Jack Tame: Only in America, especially on Fourth of July


The Battery Park bum bags are back.

At the toe of Manhattan Island, a queue of sensible walking shoes and daypacks, German accents, money belts and tack.

It was a very Fourth of July thing, to reopen the Statue. From a mighty storm and its mighty mess, you can almost imagine Lady Liberty herself mucked in with brush and pan, spit-polishing the gateway to freedom and prosperity just in time to catch the fireworks.

In Gettysburg they queued, too. Re-enacting the famous battle, crowds apparently gathered from dawn as they costumed up and took their places. They argued over who'd get to live and who'd take their turn to die. It isn't much fun to travel across country for a Civil War, only to be bayonetted in the guts two minutes in and condemned to a sunburny afternoon, lying in a Pennsylvanian paddock.

But that was the Fourth of July.

The flags. The red, white and blue-ing and Star Spangled Bannering, saluting and allegiance pledging and God Bless America-ing, can all be a bit much for those of us used to humbler patriotic outpourings.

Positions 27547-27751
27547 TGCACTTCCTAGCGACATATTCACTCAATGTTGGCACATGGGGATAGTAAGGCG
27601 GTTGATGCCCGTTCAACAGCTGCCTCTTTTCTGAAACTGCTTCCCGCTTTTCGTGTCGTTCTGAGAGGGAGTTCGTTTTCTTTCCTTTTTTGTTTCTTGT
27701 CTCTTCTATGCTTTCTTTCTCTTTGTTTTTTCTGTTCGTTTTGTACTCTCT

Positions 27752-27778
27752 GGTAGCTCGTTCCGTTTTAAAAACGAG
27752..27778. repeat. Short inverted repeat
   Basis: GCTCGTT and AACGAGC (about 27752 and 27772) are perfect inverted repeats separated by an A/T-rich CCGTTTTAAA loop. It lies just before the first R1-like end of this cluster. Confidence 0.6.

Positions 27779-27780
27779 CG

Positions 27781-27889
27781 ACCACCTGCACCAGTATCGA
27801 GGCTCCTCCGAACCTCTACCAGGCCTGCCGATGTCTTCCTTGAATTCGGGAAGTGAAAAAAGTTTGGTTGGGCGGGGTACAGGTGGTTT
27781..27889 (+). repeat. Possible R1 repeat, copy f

After all, this place still has its fair share of faults and hypocrisies.

Wide-reaching abortion restrictions are being pushed through to "Protect unborn life" in the very state that executes the most prisoners. "All men are created equal", while homosexuals are still actively denied equality in more than 30 states. And even the US President pushes the grandest notions of freedom, liberty and peace, while dropping bombs from flying robots and snooping on a billion phone calls.

But for all the world's easy attacks, for the fatness and the guns, the Kardashians, the fervour, the consuming and waste, this is not a country without diversity or satire or smarts. Two hundred and thirty-seven years since independence, America isn't as free as its founding fathers might once have believed.

But the Fourth of July is a reminder, a unified display the US is always proudly free of cynicism.

- Herald on Sunday

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